Back in the dark days, when then-County Executive Steve Stenger was secretly scheming behind the County Council’s back, abusing taxpayers’ trust and working out illegal pay-to-play deals, one Republican, 6th District council member Ernie Trakas, recognized the urgency of fighting back. The only way to make that happen was to bury partisan differences and team up with Democrats to ensure the council put as many brakes as possible on Stenger’s actions.
Why we make candidate recommendations
Our interest in making candidate recommendations is not to promote one party over another. Our sole goal is to advise voters on which candidates are best suited for the job.
Trakas, 70, paid a heavy political price for daring to challenge Stenger. He was targeted for investigation by Stenger’s ally, prosecutor Bob McCulloch, and subjected to a mysterious recall petition heavily laden with Stenger’s fingerprints. There was no question that Stenger wanted Trakas eliminated as an impediment to his grander design to amass power and continue raking in illegally obtained campaign wealth. Today, Stenger is in prison, and Trakas remains in office, still fighting the good fight. And the District 6 council seat is exactly where voters should keep him on Nov. 3.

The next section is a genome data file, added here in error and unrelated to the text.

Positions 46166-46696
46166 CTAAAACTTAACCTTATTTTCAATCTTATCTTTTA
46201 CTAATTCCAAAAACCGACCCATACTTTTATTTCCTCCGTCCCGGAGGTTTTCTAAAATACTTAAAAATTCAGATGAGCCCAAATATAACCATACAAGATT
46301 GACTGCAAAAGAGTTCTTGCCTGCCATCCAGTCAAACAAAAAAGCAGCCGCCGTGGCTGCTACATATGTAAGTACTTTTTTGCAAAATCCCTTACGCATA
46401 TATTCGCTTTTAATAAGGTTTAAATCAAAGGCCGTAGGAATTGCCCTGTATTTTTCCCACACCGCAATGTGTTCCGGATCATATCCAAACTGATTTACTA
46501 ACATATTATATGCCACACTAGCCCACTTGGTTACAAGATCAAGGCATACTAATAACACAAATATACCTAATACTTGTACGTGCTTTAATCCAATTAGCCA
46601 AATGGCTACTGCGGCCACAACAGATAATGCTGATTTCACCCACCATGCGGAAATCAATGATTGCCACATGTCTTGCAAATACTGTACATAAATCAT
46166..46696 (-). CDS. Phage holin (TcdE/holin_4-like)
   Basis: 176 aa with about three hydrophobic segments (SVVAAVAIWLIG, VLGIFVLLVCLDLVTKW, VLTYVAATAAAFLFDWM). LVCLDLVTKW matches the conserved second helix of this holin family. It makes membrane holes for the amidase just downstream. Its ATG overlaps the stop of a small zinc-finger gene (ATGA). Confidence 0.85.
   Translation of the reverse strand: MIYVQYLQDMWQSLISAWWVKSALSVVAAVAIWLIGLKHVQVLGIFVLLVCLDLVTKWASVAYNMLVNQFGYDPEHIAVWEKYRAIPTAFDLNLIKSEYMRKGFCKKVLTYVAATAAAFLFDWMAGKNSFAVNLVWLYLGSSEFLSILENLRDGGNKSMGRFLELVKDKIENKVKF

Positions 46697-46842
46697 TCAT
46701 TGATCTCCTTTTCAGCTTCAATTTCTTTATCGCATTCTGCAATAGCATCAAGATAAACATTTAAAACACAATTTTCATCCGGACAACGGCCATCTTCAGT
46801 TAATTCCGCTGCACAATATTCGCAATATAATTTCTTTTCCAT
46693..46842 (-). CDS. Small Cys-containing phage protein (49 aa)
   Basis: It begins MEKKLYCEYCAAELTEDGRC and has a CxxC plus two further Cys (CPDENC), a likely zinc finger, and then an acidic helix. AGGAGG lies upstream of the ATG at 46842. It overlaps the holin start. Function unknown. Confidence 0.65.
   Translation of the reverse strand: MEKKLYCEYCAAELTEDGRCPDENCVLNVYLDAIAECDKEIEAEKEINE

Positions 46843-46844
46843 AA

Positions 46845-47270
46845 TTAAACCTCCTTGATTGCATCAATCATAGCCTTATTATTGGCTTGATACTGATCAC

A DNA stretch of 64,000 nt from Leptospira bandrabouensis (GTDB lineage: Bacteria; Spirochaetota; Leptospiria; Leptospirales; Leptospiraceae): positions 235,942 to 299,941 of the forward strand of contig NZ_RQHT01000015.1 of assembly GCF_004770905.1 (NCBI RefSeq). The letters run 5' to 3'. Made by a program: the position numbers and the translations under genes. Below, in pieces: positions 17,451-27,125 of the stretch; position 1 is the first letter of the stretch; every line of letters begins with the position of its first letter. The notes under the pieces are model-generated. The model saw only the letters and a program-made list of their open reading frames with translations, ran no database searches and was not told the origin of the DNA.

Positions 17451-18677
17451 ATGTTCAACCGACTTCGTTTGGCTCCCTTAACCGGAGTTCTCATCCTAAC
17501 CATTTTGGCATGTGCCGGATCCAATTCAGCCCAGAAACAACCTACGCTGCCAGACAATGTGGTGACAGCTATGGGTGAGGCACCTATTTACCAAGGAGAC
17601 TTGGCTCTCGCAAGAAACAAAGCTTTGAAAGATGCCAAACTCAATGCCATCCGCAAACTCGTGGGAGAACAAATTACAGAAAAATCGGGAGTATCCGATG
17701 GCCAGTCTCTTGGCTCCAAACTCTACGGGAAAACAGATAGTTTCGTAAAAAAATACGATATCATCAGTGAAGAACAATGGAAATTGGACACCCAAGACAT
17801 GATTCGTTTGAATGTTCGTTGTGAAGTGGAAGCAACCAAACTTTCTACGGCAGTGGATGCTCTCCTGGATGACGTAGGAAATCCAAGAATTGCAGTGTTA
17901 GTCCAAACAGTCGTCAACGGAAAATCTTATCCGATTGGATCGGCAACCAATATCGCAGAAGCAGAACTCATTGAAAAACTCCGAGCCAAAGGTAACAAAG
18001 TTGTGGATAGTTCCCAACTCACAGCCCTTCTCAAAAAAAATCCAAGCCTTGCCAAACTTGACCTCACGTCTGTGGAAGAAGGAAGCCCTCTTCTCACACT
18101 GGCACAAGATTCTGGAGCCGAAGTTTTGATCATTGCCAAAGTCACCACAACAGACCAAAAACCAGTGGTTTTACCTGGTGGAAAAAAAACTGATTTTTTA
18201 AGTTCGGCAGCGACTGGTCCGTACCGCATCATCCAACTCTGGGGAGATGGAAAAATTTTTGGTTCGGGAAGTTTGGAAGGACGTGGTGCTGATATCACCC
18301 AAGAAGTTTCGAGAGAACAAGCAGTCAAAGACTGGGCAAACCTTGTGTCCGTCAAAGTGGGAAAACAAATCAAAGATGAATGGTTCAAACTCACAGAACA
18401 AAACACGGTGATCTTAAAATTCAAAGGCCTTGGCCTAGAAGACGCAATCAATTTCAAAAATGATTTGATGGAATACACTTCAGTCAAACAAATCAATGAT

One thing we admire about Trakas that we wish all politicians of all political affiliations would learn: Fighting for constituents’ interests isn’t a Republican thing or a Democrat thing. If taking the proper stand requires bucking partisan conventions and aligning with the other side, Trakas is a living example of the benefits such flexibility brings to county taxpayers.
Trakas is challenged on the Nov. 3 ballot by term-limited state Rep. Bob Burns, 72, a Democrat. There are several problems we have with Burns’ candidacy, but the major sticking point that voters must never forget is how he provided legitimacy to the racist radio commentary of Belleville-based broadcaster Bob Romanik.
The Federal Communications Commission has yanked Romanik from the airwaves, but Burns was an unapologetic, staunch on-air defender when it came to financial help Romanik provided to veterans’ causes. What Burns failed repeatedly to note was that his on-air commentary was always sandwiched between N-word-laced, racist rants by Romanik. And when a Democratic Missouri state representative called in to praise Romanik, the effect was to make Romanik look like a hero instead of a white supremacist.
His egregious judgment error prompted the House Democratic caucus in 2018 to expel him for what Minority Leader Gail McCann Beatty, D-Kansas City, said was Burns’ “frequent on-air praise for a St. Louis-area radio show host known for racist, homophobic and misogynistic rants.”
Burns was evasive with the editorial board about whether he regretted going on the show. He hedged when asked if he believed Romanik is a racist.
These are serious questions of judgment. When Trakas saw something wrong, he took action to set things right despite great personal risk. Burns enabled a racist rather than stand up to him. District 6 voters should look beyond party alignment and vote for the candidate who recognized the clear distinction between right and wrong.